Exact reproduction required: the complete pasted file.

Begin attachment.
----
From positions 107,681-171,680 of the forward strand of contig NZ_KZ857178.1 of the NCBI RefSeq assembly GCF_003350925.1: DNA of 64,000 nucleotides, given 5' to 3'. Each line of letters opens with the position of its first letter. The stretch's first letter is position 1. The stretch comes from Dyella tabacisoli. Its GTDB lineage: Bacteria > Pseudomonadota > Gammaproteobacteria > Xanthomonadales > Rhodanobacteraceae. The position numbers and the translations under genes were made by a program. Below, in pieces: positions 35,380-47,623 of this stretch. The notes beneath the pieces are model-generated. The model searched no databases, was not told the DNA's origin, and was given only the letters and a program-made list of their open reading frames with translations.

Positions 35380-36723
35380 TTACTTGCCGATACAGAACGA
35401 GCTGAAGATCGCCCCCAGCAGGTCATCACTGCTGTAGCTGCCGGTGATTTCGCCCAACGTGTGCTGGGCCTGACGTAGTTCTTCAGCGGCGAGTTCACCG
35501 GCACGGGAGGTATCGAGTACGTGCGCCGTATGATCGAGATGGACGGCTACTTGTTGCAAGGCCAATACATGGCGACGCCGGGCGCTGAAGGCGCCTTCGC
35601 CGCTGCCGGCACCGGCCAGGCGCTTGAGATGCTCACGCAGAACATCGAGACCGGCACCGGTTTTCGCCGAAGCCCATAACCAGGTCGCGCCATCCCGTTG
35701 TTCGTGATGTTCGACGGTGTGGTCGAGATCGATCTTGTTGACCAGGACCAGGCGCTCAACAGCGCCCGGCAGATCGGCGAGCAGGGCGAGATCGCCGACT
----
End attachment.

From positions 107,681-171,680 of the forward strand of contig NZ_KZ857178.1 of the NCBI RefSeq assembly GCF_003350925.1: DNA of 64,000 nucleotides, given 5' to 3'. Each line of letters opens with the position of its first letter. The stretch's first letter is position 1. The stretch comes from Dyella tabacisoli. Its GTDB lineage: Bacteria > Pseudomonadota > Gammaproteobacteria > Xanthomonadales > Rhodanobacteraceae. The position numbers and the translations under genes were made by a program. Below, in pieces: positions 35,380-47,623 of this stretch. The notes beneath the pieces are model-generated. The model searched no databases, was not told the DNA's origin, and was given only the letters and a program-made list of their open reading frames with translations.

Positions 35380-36723
35380 TTACTTGCCGATACAGAACGA
35401 GCTGAAGATCGCCCCCAGCAGGTCATCACTGCTGTAGCTGCCGGTGATTTCGCCCAACGTGTGCTGGGCCTGACGTAGTTCTTCAGCGGCGAGTTCACCG
35501 GCACGGGAGGTATCGAGTACGTGCGCCGTATGATCGAGATGGACGGCTACTTGTTGCAAGGCCAATACATGGCGACGCCGGGCGCTGAAGGCGCCTTCGC
35601 CGCTGCCGGCACCGGCCAGGCGCTTGAGATGCTCACGCAGAACATCGAGACCGGCACCGGTTTTCGCCGAAGCCCATAACCAGGTCGCGCCATCCCGTTG
35701 TTCGTGATGTTCGACGGTGTGGTCGAGATCGATCTTGTTGACCAGGACCAGGCGCTCAACAGCGCCCGGCAGATCGGCGAGCAGGGCGAGATCGCCGACT